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Lost in CISCO VPN Land

Unanswered Question

I am the systems admin for my company. We have need for our external sales reps to access our home network via the internet globally. A couple of months ago, I was reading documentation of Cisco routers and it appeared the 1720 was capable of standalone vpn access. What I mean is the vpn connection could be independent of the physical connection of any ISP. Did I mis-interpret this? I have been attempting to configure this router as a termination point for vpn connections without success. I have a good background in networking and have been able to establish vpn connections via NT with PPTP, but this not my preferred access. I recommended the 1720 to my company for the ability to do l2tp and incorporate the VPN module for faster

encrytion and decryption, but I am about ready to pull it out. I have been thru your website extensively for help as well as the documentation set that came with the router but to little avail? The version of the IOS is 12.0(3)T. Any ideas as to waht I need to do next or what I may be failing to do? If necessary, I can send my configs for evaluation. I wish to start with a simple configuration of just getting the users connected. Thanks for any help!

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wdrootz Tue, 02/13/2001 - 14:41
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I’m not quite sure what you are trying to encrypt here. If you are trying to encrypt between hosts on your LAN the router will never get the packet. Can you describe your scenario/topology and design plan in detail?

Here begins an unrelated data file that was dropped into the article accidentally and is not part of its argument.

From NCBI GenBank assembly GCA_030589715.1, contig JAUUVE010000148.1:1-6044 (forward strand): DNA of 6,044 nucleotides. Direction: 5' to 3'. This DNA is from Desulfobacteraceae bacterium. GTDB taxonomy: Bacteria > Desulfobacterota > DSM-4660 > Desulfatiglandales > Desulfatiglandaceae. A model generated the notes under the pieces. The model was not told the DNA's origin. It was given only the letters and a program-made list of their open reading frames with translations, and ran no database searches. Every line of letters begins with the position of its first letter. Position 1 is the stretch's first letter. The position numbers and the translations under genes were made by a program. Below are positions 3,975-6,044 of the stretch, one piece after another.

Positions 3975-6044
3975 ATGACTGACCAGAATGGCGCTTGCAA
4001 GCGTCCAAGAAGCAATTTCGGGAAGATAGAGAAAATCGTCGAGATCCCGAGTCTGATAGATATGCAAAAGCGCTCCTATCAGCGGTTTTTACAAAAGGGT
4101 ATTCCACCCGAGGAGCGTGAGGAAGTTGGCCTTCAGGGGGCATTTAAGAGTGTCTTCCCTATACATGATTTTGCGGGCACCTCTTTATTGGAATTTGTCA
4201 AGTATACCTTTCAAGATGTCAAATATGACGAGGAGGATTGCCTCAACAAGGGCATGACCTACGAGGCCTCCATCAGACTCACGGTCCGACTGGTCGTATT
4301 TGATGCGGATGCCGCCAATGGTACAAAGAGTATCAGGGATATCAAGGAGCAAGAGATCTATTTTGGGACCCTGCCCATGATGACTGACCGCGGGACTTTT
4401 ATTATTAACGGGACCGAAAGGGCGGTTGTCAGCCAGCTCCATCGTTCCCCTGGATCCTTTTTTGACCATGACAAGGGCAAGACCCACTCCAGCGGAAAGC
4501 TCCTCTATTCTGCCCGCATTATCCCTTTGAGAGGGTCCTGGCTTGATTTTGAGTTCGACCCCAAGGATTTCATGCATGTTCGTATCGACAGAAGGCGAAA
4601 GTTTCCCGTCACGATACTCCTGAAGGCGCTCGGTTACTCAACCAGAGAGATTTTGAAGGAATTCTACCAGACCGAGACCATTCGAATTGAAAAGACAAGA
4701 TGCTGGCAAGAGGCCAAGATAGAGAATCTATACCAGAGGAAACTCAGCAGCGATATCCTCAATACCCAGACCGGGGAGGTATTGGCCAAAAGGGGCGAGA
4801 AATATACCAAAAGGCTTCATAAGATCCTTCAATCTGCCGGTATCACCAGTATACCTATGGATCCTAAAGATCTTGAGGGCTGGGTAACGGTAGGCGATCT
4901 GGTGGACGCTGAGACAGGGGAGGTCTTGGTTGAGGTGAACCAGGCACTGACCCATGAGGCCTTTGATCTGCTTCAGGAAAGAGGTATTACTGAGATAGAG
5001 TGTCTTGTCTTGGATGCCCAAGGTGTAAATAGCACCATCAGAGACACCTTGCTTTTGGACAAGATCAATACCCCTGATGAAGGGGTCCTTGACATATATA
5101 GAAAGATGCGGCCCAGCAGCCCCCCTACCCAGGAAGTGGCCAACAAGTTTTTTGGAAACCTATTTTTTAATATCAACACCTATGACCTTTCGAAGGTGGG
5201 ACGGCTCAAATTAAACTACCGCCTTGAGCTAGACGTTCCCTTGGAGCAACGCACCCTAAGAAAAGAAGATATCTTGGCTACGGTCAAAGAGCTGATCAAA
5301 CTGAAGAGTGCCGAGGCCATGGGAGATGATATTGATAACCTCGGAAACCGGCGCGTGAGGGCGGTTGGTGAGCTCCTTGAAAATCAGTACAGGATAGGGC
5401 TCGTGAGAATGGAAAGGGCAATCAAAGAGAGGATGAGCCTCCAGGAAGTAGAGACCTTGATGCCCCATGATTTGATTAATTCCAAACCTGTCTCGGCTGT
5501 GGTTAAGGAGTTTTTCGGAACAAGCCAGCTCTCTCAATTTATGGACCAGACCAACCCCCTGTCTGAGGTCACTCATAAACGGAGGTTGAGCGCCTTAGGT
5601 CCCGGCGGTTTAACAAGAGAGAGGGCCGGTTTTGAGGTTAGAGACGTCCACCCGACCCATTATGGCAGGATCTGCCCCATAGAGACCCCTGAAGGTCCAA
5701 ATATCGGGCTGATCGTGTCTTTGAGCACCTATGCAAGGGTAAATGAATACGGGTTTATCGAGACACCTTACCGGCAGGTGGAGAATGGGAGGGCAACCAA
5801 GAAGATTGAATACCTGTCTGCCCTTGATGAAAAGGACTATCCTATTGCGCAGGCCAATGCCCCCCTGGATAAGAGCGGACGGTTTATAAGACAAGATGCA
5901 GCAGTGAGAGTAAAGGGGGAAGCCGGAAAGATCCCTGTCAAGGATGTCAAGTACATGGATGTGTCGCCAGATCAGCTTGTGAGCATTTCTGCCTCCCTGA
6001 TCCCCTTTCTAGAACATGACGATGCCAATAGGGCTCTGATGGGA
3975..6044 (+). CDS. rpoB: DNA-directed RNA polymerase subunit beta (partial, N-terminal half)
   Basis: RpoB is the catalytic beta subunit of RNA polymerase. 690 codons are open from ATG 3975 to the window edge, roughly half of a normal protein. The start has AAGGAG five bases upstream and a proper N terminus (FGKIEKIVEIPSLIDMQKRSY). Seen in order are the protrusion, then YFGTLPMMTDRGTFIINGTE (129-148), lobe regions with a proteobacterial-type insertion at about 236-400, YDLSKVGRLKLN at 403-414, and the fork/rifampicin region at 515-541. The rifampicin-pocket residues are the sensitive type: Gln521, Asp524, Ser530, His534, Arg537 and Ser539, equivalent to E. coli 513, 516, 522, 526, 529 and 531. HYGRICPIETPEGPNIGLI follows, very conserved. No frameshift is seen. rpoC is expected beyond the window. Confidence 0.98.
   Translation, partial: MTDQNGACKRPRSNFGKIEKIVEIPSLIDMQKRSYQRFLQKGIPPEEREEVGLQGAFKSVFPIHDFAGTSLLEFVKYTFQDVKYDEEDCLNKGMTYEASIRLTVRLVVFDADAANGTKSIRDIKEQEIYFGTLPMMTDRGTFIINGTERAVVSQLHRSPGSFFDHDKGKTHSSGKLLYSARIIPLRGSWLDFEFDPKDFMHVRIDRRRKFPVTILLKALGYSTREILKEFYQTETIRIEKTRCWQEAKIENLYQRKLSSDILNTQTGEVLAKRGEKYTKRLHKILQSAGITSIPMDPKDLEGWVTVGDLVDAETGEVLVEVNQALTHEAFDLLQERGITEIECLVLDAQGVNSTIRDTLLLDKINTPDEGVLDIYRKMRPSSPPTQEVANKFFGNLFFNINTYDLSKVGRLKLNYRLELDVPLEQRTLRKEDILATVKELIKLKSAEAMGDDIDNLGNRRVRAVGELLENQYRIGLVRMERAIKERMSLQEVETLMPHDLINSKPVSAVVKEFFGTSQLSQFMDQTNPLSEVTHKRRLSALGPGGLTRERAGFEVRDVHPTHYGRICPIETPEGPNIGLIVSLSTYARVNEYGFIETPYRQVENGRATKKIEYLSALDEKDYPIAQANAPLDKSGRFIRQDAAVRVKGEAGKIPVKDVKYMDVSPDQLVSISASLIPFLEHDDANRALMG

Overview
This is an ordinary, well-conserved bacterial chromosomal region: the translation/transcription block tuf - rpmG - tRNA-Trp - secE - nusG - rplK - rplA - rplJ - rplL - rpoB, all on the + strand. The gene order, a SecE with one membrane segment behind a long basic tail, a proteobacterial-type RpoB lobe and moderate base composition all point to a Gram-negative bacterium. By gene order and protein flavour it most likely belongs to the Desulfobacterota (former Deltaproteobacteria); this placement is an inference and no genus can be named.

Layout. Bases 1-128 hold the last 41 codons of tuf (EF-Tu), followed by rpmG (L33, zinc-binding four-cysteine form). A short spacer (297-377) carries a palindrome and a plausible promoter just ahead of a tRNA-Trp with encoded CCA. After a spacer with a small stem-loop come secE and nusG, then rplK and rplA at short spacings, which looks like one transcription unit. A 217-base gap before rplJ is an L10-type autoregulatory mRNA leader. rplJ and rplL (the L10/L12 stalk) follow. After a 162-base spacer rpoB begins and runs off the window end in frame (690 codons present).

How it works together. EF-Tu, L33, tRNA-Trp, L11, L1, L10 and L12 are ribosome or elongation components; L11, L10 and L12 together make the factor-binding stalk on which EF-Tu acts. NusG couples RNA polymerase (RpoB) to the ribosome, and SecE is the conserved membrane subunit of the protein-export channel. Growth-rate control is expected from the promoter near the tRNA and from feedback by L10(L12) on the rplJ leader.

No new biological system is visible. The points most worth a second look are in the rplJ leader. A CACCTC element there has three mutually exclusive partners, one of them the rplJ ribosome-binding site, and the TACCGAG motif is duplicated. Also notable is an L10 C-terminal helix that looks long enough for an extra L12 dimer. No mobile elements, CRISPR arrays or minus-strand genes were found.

jloyd Thu, 02/15/2001 - 10:00
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I'm in the same boat. The available documentation is often contradictory and incomplete. What I want and what I believe you want is the common configuration where users in the field can connect to the internet by any means (a clients LAN or ANY ISP dialup) and VPN into our corporate LAN. Most of the documentation I find is for connecting two routers together with VPN. And this appears to be the only configuration ConfigMaker supports. Additionaly, I would like to know if the MS VPN client will work or if I have to buy yhte Cisco VPN client.

millerv Fri, 02/16/2001 - 12:39
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pix might be a better solution. You want to terminate

n number of secure tunnels (l2p pptp..) at one spot.

my impression of the 1720 (however twisted) is that

it is an edge device.

jfranklin Thu, 03/08/2001 - 15:03
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The 1720 will definetly do it. But you have to be careful the configuration of IPSEC is a complicated process. You will want to use the Cisco VPN Client software to connect back to the router. You will also have to have a routable static IP address on the 1720. One thing to consider is that if you are only connecting to individual "roaming" PC's then Cisco make a VPN 3000 concentrator that is much easier to configure for the "roaming" pc user.

Remember IPSEC is not for the faint of heart. There are many considerations that need to be looked at. Sometimes if you have a home user that has a small network behind an analog, ISDN, or DSL router that is doing PAT (one public IP translated from many private IP's) it will not work. Also some brands of SOHO routers will not allow you to support a VPN connection. If every PC is dialing direct to the internet you shouldn't have a problem.

I'll echo that. The software you'll need to setup vpn on that router costs $1400US, and it probably wouldn't hurt to upgrade it to 48MB RAM, another $1000 (List...). Then you have to buy the $200 client license for the client software, we're up to $2600 List.


And the CiscoSecure VPN client is yukky.


The cvpn 3000 lists for $4000.


Pro's/cons?

3000 is EASY to setup and to manage

If you have NT in your network, you CAN authenticate against the NT database (you'll want convoluted passwords)

the 3des client software for it is VERY good (and free)

you won't have to fight with it to get it working

doesn't muck up CPU or memory in your router

looks cool


con:costs a little more

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